CHANG: Right, instead of sesame paste.

SEN: Exactly because that was what was more readily available in American supermarkets of that time. Yet in spite of that, there were so many other instances in which she refused to parrot these American patriotic talking points and really, you know, claim herself as someone who lived in and loved America in a way that, you know, you don't find with a lot of other cooks and chefs of that era, her fealty to kind of her Chinese home and her Chinese roots.

CHANG: Yeah. Another woman in this book who was also willing to compromise with American palates was Elena Zelayeta, who grew up in Mexico during her early years. But then her family moved to San Francisco and she opens her first restaurants during the Great Depression. And, you know, at that time, you write that Mexican cuisine, quote, "occupied a subordinate position in white America's culinary hierarchy, a mere notch above Chinese." Can you say more about that?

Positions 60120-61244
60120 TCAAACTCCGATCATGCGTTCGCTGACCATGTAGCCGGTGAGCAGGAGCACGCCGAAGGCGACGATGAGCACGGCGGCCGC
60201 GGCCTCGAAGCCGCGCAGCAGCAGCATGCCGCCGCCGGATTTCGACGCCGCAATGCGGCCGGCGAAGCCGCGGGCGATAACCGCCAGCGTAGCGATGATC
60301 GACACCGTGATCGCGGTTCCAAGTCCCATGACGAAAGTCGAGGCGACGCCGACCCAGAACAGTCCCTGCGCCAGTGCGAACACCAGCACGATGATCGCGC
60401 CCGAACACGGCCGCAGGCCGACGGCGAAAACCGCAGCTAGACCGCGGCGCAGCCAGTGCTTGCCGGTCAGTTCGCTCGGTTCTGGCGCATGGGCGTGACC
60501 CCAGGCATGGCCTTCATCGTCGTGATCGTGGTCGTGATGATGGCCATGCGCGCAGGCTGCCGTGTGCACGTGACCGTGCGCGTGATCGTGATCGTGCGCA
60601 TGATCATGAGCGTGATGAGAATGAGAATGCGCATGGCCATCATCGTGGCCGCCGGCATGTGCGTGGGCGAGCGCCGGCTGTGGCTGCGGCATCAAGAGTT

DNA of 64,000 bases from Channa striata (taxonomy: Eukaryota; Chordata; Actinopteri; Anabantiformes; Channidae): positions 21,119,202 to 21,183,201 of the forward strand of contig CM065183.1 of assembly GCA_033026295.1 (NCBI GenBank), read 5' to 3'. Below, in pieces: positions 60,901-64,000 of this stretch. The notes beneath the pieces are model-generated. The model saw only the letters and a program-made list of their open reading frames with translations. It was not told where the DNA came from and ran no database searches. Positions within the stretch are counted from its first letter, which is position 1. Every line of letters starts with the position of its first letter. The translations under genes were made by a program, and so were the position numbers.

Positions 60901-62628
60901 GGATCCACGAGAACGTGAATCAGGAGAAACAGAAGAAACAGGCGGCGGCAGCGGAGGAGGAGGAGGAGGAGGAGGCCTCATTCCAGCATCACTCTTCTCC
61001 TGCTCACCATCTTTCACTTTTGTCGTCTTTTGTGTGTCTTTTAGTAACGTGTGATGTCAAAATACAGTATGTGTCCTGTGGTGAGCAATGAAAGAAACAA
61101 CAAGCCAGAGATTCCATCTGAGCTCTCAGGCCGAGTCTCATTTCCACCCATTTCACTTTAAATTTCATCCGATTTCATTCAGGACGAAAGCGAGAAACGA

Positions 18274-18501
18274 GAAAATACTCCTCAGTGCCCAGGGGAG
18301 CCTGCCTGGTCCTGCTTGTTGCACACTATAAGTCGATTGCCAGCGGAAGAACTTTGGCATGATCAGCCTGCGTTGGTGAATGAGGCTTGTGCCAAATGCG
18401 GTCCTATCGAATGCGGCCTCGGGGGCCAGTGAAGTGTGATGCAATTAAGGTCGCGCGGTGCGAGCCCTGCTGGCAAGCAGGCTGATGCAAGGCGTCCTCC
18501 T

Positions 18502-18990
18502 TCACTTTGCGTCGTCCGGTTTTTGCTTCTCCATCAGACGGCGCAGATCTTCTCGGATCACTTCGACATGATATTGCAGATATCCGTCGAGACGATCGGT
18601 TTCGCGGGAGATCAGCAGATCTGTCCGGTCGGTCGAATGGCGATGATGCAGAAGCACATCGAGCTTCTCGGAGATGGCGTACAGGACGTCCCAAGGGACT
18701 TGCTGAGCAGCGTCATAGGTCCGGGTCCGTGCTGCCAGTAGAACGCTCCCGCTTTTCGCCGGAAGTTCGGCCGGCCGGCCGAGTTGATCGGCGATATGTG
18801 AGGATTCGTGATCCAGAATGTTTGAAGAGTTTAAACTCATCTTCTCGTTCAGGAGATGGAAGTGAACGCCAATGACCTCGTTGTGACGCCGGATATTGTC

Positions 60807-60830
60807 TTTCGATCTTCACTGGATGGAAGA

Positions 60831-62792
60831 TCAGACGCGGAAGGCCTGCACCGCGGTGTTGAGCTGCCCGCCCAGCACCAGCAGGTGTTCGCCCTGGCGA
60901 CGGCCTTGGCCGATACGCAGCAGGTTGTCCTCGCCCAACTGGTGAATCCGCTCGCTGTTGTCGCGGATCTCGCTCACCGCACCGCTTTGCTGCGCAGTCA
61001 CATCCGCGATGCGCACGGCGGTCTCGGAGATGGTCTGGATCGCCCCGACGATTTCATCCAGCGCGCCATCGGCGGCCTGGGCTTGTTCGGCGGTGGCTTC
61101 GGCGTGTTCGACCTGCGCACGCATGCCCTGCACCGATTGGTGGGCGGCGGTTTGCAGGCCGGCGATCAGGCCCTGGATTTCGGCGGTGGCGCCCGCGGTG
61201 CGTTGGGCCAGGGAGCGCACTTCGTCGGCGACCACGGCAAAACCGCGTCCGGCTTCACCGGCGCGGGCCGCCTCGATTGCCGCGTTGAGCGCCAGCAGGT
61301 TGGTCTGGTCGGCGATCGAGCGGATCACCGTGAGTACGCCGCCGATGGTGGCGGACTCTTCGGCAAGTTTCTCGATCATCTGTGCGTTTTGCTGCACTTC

SEN: Absolutely. My understanding through my research is that many Americans regarded Mexican cooking at the time as too hot and too fiery to really consume and therefore understand or appreciate. In spite of that, you know, Mexico had a language of cooking that was too diffuse, I - you could say for a lot of Americans to really decipher at that point. And so Elena really wanted to break down those complexities in a way that was easily digestible, let's say, for a lot of American home cooks.

CHANG: (Laughter).

SEN: No pun intended.

CHANG: No pun intended. But actually, pun intended because on one hand, she does try to expand the scope of Mexican food in the American imagination beyond tamales and enchiladas. Like, we're talking lamb brain tacos, sardine tostadas. On the other hand, she's making her mole mild and telling her readers that they can use hot dogs in place of Spanish sausage. So, yeah, can you just tell us more about her mix of tradition and adaptation?

SEN: Absolutely. I believe that if you look at Elena Zelayeta's story, you really see a story of assimilation in the sense that, you know, she came to San Francisco the start of the Mexican Revolution. And going back to Mexico really was not an option for her. And as a result, she really became quite comfortable adopting so-called American values. She was happy to live here and have cooking reflect that.

Her final books, for example, are more about California cuisine and California cooking. They're borrowing techniques, ingredients from Japan and Italy and other immigrant populations. And even if today some people might regard her cooking as accommodationist because she was so willing to compromise to reach as wide an audience as possible - yet that reflected of who she was.